After nearly two decades, I finished my novel, found an agent, snagged a book contract. Now comes the hard part
New York is dead, and so is publishing. Record labels don’t know how to make money any longer, and the magazine industry is contracting (don’t even ask about newspapers). Now, all this may be true, but the lag time between the death of a beloved cultural institution and the romance surrounding that institution is vast and perhaps unclosable: Kids — and by “kids,” I mean everyone younger than I am, which often feels like everyone — pick up their degrees from Wesleyan and Kenyon and decamp for a summer in New York. They start bands. They intern at magazines. They write for websites that they hope will get them noticed by Vanity Fair. And mostly — or so it often seems — they try to write books: memoirs, novels, short stories, essay collections, poetry.
Long ago, I was one of those kids. I moved to New York eight weeks after leaving college, and a year later, I began working on a manuscript. Some years I actually worked on it. Most years I didn’t. I marked the years — and then, chillingly, the decade, and then the decade and a half, and then the decade and three quarters — I’d lived in the city by how many pages I had: and by how that number usually remained the same month after month. (I had dreams, sometimes, that I’d turn on the computer and find it magically complete, that I wouldn’t have to endure the formality of sitting before the screen and, you know, actually writing it.) I promised I’d finish when I was 30, and then I didn’t. Then I promised myself I’d finish by the time I was 35, and I didn’t. I wish I could’ve blamed my lack of finishing on someone else, something else, but I couldn’t: I had a job, of course, but I knew other people who had jobs and wrote. The truth was that I wasn’t disciplined enough, and there was (and remains) no other explanation but that.
And then, last year, I committed myself to the book (which I by that point sort of despised — about which more later), and finally finished it. I sent the manuscript to agents. I chose an agent, and she submitted it. In retrospect, getting an agent—the six agents I sent the manuscript to were the second, third, fourth, fifth, sixth and seventh people besides me who had ever read the book in its entirety—was probably the last purely enjoyable moment of this process: There is nothing quite as gratifying as meeting with people who read for a living and who think they can make a little money off of you and having them praise you for minutes on end. It’s a real rush, and so far, the part about publication I most highly recommend. The book isn’t yet scheduled, but it’ll be published sometime next year. A happy ending, right?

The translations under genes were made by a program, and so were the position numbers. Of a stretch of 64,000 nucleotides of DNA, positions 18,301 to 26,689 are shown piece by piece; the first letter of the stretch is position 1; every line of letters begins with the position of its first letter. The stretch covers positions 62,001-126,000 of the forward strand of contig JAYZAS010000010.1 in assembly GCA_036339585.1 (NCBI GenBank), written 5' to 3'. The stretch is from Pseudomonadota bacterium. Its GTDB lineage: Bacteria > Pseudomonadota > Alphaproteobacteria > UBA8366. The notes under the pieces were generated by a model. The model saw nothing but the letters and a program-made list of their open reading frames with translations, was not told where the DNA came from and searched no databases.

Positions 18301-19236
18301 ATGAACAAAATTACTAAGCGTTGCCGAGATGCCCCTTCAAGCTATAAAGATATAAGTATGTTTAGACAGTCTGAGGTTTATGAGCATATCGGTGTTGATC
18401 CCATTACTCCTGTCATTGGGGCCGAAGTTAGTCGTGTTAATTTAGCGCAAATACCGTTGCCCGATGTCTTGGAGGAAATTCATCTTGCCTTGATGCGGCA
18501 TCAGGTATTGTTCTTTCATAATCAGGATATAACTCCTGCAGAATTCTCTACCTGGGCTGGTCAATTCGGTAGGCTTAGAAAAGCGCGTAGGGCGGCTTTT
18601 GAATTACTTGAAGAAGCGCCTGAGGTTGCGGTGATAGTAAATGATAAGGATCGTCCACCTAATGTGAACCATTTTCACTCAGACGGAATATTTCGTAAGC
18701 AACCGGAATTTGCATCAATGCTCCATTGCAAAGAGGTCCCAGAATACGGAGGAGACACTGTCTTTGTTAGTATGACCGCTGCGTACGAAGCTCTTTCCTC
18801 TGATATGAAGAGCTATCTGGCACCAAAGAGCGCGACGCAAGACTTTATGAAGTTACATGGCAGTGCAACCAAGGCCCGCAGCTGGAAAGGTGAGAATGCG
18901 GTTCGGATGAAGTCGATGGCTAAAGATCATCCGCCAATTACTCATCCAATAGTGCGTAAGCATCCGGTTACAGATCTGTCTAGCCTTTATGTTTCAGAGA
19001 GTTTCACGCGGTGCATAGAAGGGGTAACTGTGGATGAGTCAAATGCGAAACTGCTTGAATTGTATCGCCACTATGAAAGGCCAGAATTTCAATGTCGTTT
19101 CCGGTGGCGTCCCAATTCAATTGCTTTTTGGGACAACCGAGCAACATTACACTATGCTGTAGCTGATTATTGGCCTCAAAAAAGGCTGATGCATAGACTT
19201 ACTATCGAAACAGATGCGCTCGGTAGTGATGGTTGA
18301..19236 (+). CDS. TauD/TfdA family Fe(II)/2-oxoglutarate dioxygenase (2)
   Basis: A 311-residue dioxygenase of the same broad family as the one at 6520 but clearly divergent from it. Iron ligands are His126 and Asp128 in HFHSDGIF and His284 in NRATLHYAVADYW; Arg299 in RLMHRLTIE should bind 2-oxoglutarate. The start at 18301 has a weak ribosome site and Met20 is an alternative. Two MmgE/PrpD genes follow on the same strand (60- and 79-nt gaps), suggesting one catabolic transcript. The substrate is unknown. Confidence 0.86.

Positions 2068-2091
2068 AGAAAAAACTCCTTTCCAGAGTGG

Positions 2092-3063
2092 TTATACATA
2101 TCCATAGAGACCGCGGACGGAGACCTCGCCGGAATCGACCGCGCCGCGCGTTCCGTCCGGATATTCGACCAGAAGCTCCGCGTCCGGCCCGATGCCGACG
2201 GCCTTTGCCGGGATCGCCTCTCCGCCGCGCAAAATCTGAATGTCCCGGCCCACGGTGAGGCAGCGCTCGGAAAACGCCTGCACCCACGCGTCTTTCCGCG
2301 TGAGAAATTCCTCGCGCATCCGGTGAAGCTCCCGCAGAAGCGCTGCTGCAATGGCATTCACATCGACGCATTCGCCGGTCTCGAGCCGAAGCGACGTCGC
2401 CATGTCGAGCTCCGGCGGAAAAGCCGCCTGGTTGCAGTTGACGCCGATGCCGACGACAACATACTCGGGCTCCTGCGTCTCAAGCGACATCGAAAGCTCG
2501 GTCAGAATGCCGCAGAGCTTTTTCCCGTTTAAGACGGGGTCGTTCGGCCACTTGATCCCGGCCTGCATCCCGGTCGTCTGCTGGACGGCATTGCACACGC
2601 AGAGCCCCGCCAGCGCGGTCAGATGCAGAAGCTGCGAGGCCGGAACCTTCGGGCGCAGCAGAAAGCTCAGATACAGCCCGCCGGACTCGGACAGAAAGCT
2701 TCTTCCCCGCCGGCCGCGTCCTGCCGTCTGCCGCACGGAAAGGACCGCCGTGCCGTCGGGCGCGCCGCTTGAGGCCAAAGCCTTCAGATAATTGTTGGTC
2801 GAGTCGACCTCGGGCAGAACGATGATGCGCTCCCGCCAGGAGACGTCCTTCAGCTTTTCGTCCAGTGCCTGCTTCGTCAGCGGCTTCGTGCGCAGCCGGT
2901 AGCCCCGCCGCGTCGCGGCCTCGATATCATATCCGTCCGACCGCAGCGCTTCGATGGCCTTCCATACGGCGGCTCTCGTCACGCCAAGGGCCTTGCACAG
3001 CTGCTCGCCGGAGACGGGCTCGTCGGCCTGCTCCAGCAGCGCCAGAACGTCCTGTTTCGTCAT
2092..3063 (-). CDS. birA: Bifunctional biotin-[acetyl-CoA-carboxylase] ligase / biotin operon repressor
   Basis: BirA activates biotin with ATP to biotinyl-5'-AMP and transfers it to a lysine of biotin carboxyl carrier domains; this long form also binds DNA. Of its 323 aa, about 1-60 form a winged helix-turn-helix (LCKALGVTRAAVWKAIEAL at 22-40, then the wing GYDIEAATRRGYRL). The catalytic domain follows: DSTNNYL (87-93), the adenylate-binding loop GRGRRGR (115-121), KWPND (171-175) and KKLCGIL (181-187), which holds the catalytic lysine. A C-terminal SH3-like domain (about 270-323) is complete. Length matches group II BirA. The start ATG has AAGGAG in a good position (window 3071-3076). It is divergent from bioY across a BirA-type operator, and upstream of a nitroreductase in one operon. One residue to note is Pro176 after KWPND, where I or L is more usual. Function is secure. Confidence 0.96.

In ways. But here’s what no one tells you about getting a book contract, or at least what no one told me, or what I wouldn’t have believed if they had: the elation you think you’ll feel, the sense that everything difficult is behind you, is, in most cases, blotted out by a thousand other, competing emotions. This is because the march toward publication is at once lengthy and alarmingly fast, very lonely and worrisomely exposing. It is guaranteed to turn even the least self-absorbed person into a gigantic bore. It practically encourages narcissism. Your friends will come to hate you (your enemies will hate you, too, although presumably it’ll be a shorter trip for them). However, you will be so sick of yourself (and, simultaneously, so consumed by yourself), that you won’t be able to blame them.
In this column, you’ll get to accompany me as I navigate the year-and-change between signing the contract and seeing the book in print. Writing is, in its best and most necessary form, private, lonely work. Publishing, however, is noisy, public, collaborative work. Is it any wonder many writers make such lousy authors? The skills that one role requires are in such direct opposition to the other that it’s a wonder that no one’s initiated some sort of first-time author boot camp, mandatory for everyone once the contract’s been signed, that would cover everything from how to deal with your new editor (gingerly) to which battles are worth fighting (initially, all of them: but of course, it’s never that simple): I’d’ve signed up.
In the meantime, I’m going to try and muddle through. With each installment, I’ll share some lesson — often hard or humiliatingly learned — about my weaving, stumbling path toward (I hope) eventual publication. Sometimes these lessons will be about the mechanics of publishing itself: how you learn to be edited, how you learn to start seeing yourself as a writer. And sometimes they will be about the various unexpected emotions and reactions that you can’t really discuss with people without sounding like an ingrate.
Now doesn’t that sound like fun? I hope you’ll come with me; I could really use the company.
Yuko Mishima is the pseudonym for the writer of Salon's Diary of a Literary Debutante; her identity will be revealed when her forthcoming novel is published. More Yuko Mishima.
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